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Paleofeces, not Coprolites

Posted by alandove on 25 Sep 2014 at 12:10 GMT

Can we please stop misusing the term "coprolite"? The proper word in this case is "paleofeces" (or "paleofaeces if you're British). Fossilization is a complex chemical process that effectively replaces the original item with minerals. Coprolites (genuine fossilized feces) therefore retain no recoverable genetic material. They also take millions, not thousands of years to form. Paleofeces are essentially dried feces, retaining the genetic information that makes these recent analyses possible. They're not fossils. Please stop saying they are.

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RE: Paleofeces, not Coprolites

gatoranzos replied to alandove on 26 Sep 2014 at 18:49 GMT

The term coprolites, as described in the literature are "mummified or fossilized feces." Although one can argue for the point being made by the poster, that they are all in fact paleofeces, the actual artifacts go beyond being "dried feces." They are not just dried, in consistency, they resemble lithic material. As such, we have tried to be sensitive to the use of the term, not calling them "fossils"; however, in the absence of a better term, coprolite seems to be more descriptive than simply paleofeces.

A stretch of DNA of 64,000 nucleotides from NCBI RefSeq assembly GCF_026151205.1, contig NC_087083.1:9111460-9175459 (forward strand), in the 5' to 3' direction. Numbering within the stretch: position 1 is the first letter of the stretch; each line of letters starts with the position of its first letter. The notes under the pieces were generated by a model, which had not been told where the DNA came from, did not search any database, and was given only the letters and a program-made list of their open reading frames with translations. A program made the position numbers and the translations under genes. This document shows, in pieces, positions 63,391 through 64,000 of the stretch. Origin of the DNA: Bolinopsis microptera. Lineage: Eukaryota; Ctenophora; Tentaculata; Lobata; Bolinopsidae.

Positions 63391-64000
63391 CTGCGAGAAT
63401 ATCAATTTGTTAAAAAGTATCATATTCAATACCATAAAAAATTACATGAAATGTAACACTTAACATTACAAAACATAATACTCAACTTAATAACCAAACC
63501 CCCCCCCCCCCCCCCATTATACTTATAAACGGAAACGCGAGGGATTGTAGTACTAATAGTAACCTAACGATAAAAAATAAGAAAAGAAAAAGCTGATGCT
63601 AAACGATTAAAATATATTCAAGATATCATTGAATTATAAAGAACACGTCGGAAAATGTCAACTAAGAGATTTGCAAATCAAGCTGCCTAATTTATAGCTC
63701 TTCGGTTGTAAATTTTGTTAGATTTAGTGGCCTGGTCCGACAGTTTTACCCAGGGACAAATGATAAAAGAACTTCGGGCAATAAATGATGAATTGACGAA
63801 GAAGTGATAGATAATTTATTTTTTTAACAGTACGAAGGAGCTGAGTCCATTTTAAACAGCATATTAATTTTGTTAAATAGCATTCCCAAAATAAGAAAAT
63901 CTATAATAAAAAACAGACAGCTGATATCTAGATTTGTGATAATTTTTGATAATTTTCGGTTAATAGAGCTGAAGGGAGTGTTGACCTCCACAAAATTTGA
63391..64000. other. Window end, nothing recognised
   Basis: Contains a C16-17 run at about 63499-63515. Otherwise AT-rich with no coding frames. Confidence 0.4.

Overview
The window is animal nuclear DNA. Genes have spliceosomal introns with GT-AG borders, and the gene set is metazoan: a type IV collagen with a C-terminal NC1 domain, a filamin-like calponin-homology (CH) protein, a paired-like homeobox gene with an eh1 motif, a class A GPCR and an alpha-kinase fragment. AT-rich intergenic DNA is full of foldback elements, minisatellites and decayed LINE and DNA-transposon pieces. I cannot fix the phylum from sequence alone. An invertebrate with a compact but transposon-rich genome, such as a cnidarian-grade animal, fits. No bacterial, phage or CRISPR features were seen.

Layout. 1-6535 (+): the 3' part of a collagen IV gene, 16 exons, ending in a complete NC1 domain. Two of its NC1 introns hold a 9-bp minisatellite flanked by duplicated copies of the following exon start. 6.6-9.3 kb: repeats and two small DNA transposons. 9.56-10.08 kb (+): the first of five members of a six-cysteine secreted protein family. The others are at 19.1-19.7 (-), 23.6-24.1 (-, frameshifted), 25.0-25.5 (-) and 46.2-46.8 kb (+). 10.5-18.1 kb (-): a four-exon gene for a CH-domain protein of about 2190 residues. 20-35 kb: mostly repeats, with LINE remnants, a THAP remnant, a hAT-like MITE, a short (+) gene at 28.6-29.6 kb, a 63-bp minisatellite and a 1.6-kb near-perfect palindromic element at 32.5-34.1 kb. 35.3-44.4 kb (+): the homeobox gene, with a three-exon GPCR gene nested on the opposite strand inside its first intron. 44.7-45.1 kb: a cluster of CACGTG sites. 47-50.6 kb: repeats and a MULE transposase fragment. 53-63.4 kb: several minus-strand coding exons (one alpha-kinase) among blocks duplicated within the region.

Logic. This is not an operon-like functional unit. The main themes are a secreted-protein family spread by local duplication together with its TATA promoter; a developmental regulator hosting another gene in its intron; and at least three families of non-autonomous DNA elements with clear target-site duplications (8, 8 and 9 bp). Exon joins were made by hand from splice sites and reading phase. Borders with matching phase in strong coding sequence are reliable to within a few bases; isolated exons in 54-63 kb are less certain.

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RE: RE: Paleofeces, not Coprolites

alandove replied to gatoranzos on 01 Oct 2014 at 18:32 GMT

That other papers in the literature contain the same error does not justify perpetuating it. The term "paleofeces" is quite specific, and describes precisely the material discussed in this and the other erroneous "coprolite sequencing" papers. It is worthwhile to use two separate terms for these two very different types of samples.

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